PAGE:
LONDON (Reuters) - Former FIFA vice president Prince Ali Bin Al Hussein of Jordan is not planning a return to the frontline of football politics, even with presidential elections for the Asian Football Confederation (AFC) and FIFA taking place next year.
Prince Ali ran for the top job at world soccer’s governing body in 2015, losing to Sepp Blatter, and tried again after the Swiss resigned in 2016 but was beaten by Gianni Infantino, who will stand for re-election next June.
Blatter is serving a six-year FIFA ban from “all football activities” for unethical conduct after the soccer body was rocked by a global corruption scandal in 2015. The 82-year-old Swiss has repeatedly denied any wrongdoing.
The AFC holds its presidential poll on April 6 with Sheikh Salman bin Ebrahim Al Khalifa seeking a further term in office.
Prince Ali was in London on Tuesday to launch his new social enterprise, the Association Football Development Program (AFDP) Global, at Arsenal’s Emirates Stadium.
Far from being a platform to raise his profile, the 42-year-old said he was content to use his FIFA experience from 2011 to 2016 to help deprived communities around the world through football, away from the bureaucracy of the sport.
“I’m just focused on this project and obviously I got re-elected as RFA (Jordanian FA) president and I want to focus on that, on West Asia,” Prince Ali told reporters when asked if he would run for AFC president.
“To be honest during the time when I was doing the FIFA campaign, and hopefully we pushed the barriers quite a bit with that, I wasn’t able to focus as much on West Asia and on my own FA which is incredibly important to me...
“But also with AFDP Global we can do so much more without having to worry about anything... and using and utilizing the most popular sport in the world for good, it’s the happiest thing that I could do.”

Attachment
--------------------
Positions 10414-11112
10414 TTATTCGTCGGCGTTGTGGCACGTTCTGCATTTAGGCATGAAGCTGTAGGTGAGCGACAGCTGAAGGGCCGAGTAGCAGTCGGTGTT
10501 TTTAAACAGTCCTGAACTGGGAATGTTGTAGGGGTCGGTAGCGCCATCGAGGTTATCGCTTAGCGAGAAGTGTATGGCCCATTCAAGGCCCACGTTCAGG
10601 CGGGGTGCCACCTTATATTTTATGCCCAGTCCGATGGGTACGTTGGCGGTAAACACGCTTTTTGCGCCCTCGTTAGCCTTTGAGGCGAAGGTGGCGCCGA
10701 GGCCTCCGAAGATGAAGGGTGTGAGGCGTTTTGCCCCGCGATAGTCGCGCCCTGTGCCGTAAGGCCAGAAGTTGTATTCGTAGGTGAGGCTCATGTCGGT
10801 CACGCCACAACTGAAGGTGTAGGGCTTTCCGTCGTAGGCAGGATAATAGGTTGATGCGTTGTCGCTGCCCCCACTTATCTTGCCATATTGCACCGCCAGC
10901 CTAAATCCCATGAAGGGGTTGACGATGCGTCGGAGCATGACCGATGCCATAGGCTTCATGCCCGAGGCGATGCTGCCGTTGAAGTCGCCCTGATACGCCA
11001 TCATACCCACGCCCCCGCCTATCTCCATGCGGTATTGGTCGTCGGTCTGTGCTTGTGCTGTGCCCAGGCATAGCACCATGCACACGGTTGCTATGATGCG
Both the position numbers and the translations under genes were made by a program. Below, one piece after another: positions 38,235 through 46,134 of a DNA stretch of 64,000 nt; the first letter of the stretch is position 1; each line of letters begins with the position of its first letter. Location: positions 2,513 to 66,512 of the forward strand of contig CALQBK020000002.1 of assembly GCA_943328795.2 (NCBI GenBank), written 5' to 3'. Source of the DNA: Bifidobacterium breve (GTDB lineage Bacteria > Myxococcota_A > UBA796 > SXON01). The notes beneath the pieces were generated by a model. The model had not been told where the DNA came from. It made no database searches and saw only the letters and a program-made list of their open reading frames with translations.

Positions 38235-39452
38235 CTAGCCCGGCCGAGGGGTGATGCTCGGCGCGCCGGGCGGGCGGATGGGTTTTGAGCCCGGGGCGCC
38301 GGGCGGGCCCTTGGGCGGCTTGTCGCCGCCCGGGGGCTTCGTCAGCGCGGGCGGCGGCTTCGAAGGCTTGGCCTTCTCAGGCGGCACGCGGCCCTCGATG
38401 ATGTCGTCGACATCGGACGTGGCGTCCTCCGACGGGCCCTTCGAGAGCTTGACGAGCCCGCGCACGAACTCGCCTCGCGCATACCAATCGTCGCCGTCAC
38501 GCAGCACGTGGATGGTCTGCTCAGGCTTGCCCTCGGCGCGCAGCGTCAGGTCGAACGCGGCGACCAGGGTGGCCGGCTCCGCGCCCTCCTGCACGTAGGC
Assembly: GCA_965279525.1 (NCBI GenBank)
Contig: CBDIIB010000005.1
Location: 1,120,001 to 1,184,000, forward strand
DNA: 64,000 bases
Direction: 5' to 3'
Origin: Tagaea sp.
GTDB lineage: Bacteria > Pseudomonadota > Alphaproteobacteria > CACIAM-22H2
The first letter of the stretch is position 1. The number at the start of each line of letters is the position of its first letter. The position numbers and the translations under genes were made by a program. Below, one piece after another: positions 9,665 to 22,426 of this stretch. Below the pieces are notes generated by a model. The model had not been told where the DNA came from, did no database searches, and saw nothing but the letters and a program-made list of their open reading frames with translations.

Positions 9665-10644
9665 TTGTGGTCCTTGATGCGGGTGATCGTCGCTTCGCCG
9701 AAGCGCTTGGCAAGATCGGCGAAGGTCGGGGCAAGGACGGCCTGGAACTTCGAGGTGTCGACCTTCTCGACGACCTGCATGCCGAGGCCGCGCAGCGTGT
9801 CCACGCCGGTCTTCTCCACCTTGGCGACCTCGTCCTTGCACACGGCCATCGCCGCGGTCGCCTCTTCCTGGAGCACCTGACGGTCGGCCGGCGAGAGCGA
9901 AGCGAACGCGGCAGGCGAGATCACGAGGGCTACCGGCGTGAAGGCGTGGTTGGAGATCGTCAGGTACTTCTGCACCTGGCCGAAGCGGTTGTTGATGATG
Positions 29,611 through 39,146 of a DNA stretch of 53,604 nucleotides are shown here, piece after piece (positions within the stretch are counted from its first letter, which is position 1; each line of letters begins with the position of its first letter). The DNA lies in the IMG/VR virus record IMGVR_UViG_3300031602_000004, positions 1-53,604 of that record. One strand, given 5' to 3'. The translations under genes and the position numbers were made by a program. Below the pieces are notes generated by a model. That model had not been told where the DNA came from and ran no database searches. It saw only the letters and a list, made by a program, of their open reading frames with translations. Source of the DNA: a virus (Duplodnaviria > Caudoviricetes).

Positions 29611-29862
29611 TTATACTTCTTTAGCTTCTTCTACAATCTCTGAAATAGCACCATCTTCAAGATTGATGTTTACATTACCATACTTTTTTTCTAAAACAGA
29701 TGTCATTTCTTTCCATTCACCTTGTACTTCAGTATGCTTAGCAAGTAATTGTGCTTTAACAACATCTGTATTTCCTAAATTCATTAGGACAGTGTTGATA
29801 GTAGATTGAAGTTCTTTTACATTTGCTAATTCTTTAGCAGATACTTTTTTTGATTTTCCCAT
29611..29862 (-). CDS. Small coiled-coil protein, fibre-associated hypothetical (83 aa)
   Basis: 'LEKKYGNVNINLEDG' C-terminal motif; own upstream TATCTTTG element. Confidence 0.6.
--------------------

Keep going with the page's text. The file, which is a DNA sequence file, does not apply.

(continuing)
It was on behalf of the AFC that Prince Ali first became a FIFA vice president in 2011. His work on the former FIFA executive committee led him to set up the original AFDP concentrating on grassroots initiatives in Asia.
His decision not to contest the AFC election next year means he will stay away from what could be an intense battle between Bahraini Sheikh Salman and Adel Ezzat of Saudi Arabia, the new president of the South West Asian Football Federation.
Sheikh Salman was first elected AFC president in 2013 to finish the term of disgraced Qatari Mohamed bin Hammam, who was banned for life from soccer by FIFA for alleged corruption. Sheikh Salman was then re-elected in 2015 unopposed.
Infantino might have a similar route to a first full term as FIFA chief with the Swiss-Italian announcing in Moscow last June that he would seek re-election next year. No other candidates have yet come forward for the June 2019 vote in Paris.
Since being elected in 2016 following the FIFA corruption scandal, Infantino has fulfilled his main promises of expanding the World Cup to 48 teams from 32, starting in 2026, and also increasing development funds for FIFA’s 219 member associations.
But Prince Ali warned that there was still a lot of work to be done to transform the global game.
“For myself, when I was running for two to three years it was filling Sepp Blatter’s remaining term and my opinion is that you have to work as hard as possible to make the changes during that time,” he said.
“Had I won, I wasn’t even looking for re-election. I had my kids, my family in Jordan, it would have been very difficult...
“Now other people have different aspects and different ideas and if Gianni is more focused now on getting re-elected, that’s fine I’m not going to criticize that.
“But whoever comes as president will have a four-year mandate and I think they had better crack on...”
Reporting by Christian Radnedge; Editing by Ken Ferris